I already own the cover (Kellie Dennis is an AMAZING, affordable cover artist–check her website out here) but I’m not planning on revealing it until it’s close to time to release the book (or I keep telling myself that). Ivy Wild is the next novel that I will be working on. I bought a really awesome notebook from Goulet Pens that I am using to plan in (can I just say that website is awesome? It’s where I’ve found most of my inks and fountain pens, too. The notebook is HUGE and perfect for novel plotting–what do you guys use?). It doesn’t matter that I have to write a 20-page short story for my creative writing class or that I am trying to finish my Author’s Extended Edition of Cheap Guitars because I want to publish it by December (no promises–Elise and Brandon are wordier than I remember), I am going to kick butt this November. I know I’ve already announced that is the title of my next book, and I’ve already written a few scenes, but I’m not completely sold on keeping them yet. I didn’t use to plan my novels at all, but there is nothing like needing to meet a deadline to motivate a plantser (i.e. Me, usually) to get their butt into gear and go into full-on plotting mode.

I don’t have plotting a novel down to a T yet. Half the time I start trying to plot (especially with Cheap Guitars since it has already been written once), I abandon ship and start to free-write anyway. I never would have made a character profile before, either. I think SNHU has been good for me in that sense–I’m going to try to write character profiles and stick with them this time. This novel will be different for me because I have decided to challenge myself write a full-length novel in one sitting. I’m not going to let it spiral into a companion series about every single character falling in love (*cough*CheapSeries*cough*)…

Edit: I’m trying not to let it turn into a series. It’s difficult. Really freakin’ difficult.

I realize in the Indie world that having a series is more productive in as far as marketing and strategy go, but I feel like I don’t know how to write a stand-alone at this point in my writing career. That’s a problem. I can’t write short stories without them turning into at least a novella. Hell, the short story I’m writing for my genre class right now is the prelude of a longer series I will be starting once I finish all of the…five… other novels I…er…jumped the gun…and bought covers for from Kellie (Hello, I’m Mara, and I have a pretty cover buying addiction). Also, I figure after writing seven novels, I get to have my one stand-alone that will not spiral have loose ends or cliffhangers because I’m a borderline control freak when it comes to all of that (Second Edit: I have a feeling it’s going to turn into a series on me anyway).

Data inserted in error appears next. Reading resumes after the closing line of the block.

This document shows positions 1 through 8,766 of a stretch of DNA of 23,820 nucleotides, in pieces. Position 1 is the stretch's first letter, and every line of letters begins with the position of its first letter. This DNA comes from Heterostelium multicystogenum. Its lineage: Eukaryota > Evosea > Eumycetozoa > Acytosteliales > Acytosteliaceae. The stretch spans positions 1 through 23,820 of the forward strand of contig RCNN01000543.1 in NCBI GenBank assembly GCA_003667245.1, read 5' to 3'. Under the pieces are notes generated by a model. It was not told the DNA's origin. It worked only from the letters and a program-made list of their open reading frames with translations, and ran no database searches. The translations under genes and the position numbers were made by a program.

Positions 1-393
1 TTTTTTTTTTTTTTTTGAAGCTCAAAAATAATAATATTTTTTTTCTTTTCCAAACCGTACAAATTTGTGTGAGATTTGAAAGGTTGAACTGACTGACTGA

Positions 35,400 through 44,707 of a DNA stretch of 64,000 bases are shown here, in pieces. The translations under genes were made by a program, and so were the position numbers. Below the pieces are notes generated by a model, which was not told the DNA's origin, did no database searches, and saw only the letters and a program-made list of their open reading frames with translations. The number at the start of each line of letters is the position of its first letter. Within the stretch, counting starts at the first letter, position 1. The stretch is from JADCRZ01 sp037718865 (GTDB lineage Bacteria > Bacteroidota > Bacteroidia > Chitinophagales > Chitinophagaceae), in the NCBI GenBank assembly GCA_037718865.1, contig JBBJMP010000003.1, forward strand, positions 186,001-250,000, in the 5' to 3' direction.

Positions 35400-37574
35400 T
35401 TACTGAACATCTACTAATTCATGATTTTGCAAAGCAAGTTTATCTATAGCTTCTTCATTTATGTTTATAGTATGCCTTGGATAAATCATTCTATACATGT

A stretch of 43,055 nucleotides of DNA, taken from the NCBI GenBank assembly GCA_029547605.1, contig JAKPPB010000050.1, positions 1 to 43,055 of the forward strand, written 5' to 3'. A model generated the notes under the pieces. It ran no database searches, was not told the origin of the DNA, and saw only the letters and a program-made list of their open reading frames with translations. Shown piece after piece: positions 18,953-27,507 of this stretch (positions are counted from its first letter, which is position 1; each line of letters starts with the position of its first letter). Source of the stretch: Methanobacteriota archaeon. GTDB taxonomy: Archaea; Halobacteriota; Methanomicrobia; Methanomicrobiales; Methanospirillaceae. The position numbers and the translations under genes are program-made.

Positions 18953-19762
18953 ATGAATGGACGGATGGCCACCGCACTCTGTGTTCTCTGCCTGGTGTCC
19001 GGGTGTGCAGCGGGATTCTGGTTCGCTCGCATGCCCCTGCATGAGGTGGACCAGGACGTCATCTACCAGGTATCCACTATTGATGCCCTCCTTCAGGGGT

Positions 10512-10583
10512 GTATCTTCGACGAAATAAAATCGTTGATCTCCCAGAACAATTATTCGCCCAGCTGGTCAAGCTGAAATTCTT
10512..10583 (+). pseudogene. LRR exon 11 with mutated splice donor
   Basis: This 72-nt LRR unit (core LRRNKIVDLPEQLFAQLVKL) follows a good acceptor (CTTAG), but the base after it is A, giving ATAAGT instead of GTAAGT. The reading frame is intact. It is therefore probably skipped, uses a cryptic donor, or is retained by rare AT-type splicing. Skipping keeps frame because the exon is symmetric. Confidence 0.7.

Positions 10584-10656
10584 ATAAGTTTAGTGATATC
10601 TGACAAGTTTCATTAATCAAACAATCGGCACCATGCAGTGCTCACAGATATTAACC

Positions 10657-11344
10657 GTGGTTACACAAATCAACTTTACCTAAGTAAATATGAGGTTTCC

I will, however, say that I am excited about this book. I was born in Philadelphia, and the city will always own a piece of my heart. Almost all of my father’s family lives in Pennsylvania. While I don’t think I’ll ever live in the city again, I have always wanted to write a story with the main setting there. Haunted Desperation started in Philly and then I have no idea what happened because I jumped around so much. A few of my cousins have already chimed in, offering help if I feel I need it. I have only been back to Philly once as an adult, and it was for my Uncle Mark’s funeral, so I really will need their help (along with trusty old Google). My Cheap series is based in Kentucky, so I only find it fitting that my stand-alone (maybe) be in the city where my parents met and fell in love.

Links and Stuff:

If you want some of the sources where I have found my plotting materials:

Jami Gold’s blog is a fantastic place where you can find beat sheets and scene checklists.

I generally just google character sheets, but I found this one to be the most extensive. The guide is great because it has things on it that you might not think about when developing your characters. You can pick and choose what you want to use–I advise not printing off fifty copies (like I did), only to have your dog slobber on it.

Announcements:

Cheap Lies is free on Amazon until tomorrow, so grab a copy!

635750887656028176

The first chapter of Cheap Guitars: Author’s Extended Edition is in the back! It will go back to .99 cents on the 6th. But don’t fret if you don’t see this blog in time–I have enrolled the novella into KDP Select, where it will stay for a year. There will be ongoing free promotions as my freakin’ huge apology for keeping both the novella and Cheap Guitars down while I fixed them.